The newspaper is a comparatively modern invention. It was introduced in England in the 18th century, but it was in the 19th century that it became such a power for good and for evil. Today every country is flooded with newspapers great and small, good, bad and indifferent. The spread of education has created a very large reading public in every civilized land, and every educated person finds his newspaper a daily necessity.
As its name implies, the first object of a newspaper is to give news. We want to know, day by day, what is happening, not only in our own country but all over the world. And thanks to the modern inventions of the telegraph, the submarine cable, and wireless, we can read in our morning paper all the notable events which occurred in even distant lands the day before.
But a newspaper is more than a mere news sheet. While there are special papers entirely devoted to different departments of life, such as religion, sport, literature, art, music, farming, and mere amusement, most newspapers are the organs of political parties and, their main interest is politics.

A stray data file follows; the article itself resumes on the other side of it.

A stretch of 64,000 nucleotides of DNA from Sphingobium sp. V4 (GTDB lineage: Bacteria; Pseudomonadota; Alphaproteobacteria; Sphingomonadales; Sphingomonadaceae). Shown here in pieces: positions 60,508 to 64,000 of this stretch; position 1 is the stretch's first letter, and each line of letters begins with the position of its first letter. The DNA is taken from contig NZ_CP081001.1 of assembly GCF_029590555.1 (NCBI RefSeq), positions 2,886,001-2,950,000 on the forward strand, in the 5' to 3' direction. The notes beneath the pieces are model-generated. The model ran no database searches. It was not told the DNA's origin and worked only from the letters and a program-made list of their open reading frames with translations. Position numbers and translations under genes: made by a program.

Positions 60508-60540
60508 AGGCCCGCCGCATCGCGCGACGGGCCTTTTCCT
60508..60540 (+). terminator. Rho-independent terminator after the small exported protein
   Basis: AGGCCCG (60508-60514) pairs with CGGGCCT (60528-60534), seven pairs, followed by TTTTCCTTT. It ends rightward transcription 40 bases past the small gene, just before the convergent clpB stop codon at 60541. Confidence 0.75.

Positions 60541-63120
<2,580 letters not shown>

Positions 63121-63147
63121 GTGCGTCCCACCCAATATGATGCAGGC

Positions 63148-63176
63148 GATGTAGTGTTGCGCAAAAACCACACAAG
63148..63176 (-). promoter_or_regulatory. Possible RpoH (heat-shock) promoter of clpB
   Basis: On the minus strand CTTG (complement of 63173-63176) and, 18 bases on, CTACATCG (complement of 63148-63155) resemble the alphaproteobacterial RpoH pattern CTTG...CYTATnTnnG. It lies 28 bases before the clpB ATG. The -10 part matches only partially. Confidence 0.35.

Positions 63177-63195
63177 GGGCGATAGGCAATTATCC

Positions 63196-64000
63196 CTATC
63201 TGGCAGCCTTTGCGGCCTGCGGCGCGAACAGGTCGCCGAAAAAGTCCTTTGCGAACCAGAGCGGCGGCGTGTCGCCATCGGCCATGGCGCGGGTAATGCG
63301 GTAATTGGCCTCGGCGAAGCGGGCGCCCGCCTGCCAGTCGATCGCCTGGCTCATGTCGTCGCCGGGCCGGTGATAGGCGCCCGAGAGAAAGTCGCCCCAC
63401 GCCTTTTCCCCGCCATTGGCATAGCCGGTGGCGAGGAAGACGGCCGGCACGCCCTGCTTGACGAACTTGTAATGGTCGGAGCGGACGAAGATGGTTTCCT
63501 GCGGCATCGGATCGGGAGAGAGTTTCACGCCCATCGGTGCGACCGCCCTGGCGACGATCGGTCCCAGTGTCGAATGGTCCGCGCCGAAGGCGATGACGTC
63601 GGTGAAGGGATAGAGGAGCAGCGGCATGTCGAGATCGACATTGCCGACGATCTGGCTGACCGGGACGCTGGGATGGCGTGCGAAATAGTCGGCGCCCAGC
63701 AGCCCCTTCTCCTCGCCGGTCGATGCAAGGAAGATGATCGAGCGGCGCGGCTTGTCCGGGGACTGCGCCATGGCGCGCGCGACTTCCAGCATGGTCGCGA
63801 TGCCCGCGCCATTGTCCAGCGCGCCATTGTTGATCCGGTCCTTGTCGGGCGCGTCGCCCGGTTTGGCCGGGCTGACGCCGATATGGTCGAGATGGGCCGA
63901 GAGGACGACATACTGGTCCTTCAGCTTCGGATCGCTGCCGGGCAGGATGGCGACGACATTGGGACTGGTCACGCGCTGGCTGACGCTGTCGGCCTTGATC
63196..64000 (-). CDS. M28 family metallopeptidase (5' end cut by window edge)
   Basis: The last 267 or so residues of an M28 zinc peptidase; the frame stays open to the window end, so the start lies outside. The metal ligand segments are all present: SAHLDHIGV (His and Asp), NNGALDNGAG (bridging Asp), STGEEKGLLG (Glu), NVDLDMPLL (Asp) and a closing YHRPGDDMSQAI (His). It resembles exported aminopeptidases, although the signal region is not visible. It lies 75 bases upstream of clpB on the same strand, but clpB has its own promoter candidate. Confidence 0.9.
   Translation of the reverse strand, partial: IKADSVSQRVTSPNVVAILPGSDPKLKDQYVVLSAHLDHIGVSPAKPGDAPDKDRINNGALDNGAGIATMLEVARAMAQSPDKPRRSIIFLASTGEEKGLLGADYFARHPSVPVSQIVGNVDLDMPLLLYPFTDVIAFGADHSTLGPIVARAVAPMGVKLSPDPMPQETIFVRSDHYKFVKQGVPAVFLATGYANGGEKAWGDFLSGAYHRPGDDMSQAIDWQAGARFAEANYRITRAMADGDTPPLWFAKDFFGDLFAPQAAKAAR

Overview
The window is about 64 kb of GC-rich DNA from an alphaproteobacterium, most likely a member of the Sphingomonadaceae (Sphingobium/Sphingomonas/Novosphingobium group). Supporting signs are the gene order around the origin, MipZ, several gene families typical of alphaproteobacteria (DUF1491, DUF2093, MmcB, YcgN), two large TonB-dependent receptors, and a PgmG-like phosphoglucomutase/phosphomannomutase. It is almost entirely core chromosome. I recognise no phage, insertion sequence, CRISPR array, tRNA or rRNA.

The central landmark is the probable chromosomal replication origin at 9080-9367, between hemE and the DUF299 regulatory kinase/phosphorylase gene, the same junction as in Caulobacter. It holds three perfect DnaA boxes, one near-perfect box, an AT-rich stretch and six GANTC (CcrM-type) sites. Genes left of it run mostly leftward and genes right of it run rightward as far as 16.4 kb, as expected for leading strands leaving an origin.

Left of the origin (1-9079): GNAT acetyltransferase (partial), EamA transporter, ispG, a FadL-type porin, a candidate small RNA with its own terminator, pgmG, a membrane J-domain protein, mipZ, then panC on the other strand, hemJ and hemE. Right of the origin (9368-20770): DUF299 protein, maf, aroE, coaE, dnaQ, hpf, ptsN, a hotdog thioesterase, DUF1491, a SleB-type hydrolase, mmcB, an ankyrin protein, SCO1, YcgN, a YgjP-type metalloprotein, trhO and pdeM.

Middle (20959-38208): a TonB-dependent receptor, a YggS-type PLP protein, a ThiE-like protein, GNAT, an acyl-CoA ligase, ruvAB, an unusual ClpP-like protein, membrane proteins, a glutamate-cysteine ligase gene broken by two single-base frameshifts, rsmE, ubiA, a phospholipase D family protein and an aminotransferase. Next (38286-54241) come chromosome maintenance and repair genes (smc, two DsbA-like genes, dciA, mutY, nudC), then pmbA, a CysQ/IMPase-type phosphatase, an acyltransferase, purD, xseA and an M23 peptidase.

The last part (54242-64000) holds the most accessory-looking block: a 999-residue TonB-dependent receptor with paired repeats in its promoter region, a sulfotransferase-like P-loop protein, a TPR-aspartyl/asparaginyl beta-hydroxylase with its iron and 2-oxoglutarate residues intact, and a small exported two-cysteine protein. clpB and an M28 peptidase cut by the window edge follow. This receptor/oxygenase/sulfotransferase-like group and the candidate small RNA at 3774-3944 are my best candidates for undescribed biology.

Members of political parties look to the leading article of their favorite newspaper for guidance on political questions, and the object of each paper is to educate public opinion in the political views and aims of the party it represents.
Besides this, the press affords a platform from which advocates of social reform can press their causes on public attention, and people and communities, who think they are unjustly treated, can air their grievances there.
It is evident that the press has enormous power, because it can profoundly influence public opinion. The proprietors and editors of newspapers have therefore a heavy responsibility. A clean, earnest, truthful, and moral paper can do a tremendous amount of good; but a newspaper that misrepresents the truth, that panders to the lowest tastes, that influences public opinion to passion and violence, and corrupts public morals with indecencies and sensationalism, is a terrible power for evil.